• And it helps to not just talk about nature, but if you can, go out in nature with your family, with your children, and show them the trees, their cycles; show them how animals all interact with each other as part of a cycle of nature, show them how everything is changing in nature and growing, and then after a long time of growth, then dying and making room for new life. And that we’re all part of that.
  • Something very important that I’d like to highlight is that all these recommendations about what to say, what not to say, helpful things we can do with our children, are NOT intended to have the goal of taking our child’s pain away. 
  • Our children have every right to feel the pain of losing a loved one, a family member or friend or a pet they loved. 
  • They need to be given the full permission to feel their sadness, to feel the pain, to grieve. 
  • These recommendations are intended to help young children UNDERSTAND death and to gradually process it in their young minds and integrate those understandings with their feelings. 
  • But in no way are we looking to remove their pain from them because then we’d be unconsciously suppressing feelings, and we don’t want to do that. 
  • It’s understandable to not want our children to feel any kind of pain, physical or emotional pain.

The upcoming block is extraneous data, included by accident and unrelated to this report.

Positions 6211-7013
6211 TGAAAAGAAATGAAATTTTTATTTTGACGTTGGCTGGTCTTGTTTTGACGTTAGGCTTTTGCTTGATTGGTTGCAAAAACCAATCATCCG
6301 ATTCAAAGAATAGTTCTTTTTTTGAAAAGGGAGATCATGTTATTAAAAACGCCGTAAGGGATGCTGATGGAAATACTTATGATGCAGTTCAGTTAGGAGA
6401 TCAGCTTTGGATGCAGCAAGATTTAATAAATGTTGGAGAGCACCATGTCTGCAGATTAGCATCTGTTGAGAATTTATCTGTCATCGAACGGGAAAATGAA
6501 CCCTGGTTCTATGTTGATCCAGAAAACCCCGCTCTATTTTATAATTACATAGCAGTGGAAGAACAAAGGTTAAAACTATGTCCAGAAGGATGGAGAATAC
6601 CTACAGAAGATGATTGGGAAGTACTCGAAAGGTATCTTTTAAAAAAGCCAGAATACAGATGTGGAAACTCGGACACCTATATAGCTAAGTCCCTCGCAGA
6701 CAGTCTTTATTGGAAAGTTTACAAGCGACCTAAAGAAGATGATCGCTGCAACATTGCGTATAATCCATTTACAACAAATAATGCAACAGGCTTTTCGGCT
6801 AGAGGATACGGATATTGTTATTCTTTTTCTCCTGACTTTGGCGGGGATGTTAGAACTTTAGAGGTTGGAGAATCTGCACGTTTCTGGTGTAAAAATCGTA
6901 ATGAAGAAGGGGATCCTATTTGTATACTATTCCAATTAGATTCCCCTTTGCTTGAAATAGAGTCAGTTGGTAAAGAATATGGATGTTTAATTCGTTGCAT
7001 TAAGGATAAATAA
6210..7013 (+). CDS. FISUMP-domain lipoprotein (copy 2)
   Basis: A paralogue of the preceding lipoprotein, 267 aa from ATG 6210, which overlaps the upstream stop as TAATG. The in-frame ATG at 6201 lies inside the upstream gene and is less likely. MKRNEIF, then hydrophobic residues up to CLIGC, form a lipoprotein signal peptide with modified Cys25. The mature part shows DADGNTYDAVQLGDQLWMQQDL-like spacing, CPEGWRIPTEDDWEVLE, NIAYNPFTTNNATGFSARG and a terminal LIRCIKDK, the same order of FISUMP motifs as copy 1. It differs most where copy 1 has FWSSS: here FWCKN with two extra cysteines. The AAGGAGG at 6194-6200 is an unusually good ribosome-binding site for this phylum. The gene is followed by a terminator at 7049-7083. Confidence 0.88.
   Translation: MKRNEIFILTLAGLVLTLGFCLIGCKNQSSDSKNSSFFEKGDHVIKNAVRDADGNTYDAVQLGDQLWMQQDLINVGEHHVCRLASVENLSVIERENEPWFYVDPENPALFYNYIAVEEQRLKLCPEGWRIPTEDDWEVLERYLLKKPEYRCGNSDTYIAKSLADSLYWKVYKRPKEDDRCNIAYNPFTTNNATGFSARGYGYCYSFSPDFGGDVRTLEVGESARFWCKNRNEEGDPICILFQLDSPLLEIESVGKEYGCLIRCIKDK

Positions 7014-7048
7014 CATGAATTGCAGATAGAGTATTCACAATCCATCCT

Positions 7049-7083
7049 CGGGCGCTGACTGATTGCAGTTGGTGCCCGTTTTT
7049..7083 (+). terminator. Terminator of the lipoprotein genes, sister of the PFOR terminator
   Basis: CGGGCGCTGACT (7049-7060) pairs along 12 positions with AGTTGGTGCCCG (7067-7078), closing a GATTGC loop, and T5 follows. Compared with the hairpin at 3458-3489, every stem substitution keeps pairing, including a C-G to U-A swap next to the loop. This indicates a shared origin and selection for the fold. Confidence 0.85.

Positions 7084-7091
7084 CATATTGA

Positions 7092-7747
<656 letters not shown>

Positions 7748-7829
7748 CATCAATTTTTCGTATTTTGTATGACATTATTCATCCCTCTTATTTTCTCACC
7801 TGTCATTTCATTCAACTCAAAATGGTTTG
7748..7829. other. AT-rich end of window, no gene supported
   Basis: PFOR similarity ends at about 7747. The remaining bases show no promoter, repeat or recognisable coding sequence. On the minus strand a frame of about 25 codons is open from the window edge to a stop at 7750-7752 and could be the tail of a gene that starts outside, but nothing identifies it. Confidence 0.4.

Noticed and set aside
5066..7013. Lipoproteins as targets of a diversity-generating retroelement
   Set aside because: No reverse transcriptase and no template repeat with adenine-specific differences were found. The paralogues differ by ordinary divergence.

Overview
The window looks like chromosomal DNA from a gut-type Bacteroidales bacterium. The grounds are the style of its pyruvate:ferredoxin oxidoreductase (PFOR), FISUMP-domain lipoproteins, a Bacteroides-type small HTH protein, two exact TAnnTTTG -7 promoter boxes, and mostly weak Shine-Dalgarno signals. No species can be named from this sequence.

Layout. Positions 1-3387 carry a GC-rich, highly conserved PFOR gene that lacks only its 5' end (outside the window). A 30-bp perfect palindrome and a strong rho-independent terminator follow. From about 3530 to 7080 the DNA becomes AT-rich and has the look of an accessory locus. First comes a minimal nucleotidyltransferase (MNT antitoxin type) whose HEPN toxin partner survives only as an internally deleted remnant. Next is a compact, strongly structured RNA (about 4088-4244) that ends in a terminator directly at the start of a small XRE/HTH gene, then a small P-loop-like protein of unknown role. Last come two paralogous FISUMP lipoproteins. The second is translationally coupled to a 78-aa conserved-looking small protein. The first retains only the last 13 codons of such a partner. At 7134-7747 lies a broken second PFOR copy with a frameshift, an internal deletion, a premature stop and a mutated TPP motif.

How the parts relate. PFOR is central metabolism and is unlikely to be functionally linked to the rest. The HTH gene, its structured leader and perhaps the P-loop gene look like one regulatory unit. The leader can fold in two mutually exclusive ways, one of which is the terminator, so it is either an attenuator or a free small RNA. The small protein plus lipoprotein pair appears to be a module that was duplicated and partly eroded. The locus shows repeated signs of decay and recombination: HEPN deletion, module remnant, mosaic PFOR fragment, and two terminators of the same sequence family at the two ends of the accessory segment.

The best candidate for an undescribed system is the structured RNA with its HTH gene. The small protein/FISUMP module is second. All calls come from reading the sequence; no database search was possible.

• But it’s important to not try to suppress their sadness, their anger, their pain in general or distract them from their grief because we’d be making them bottle up all those feelings. They wouldn’t go away. 
  • Grief, as you know is a process. There are stages of grief – starting with denial, anger, bargaining, depression, and finally acceptance.
  • And our children need us not to try to protect them from difficult feelings, but to accompany them and support them in those feelings. 
  • Our children will feel sad; they will cry and feel very sad if they were close to the person who has died or if the pet they loved so much has died. This is completely normal and okay. 
  • Parents often worry that the death of a loved one can become traumatic for young children. 
  • Here I’d like to share with you what Dr. Gabor Mate describes about trauma: “Trauma is a psychic wound that hardens you psychologically that then interferes with your ability to grow and develop. It pains you and now you’re acting out of pain. It induces fear and now you’re acting out of fear. Trauma is not what happens to you, it’s what happens inside of you as a result of what happened to you. Trauma is that scarring that makes you less flexible, more rigid, less feeling and more defended.”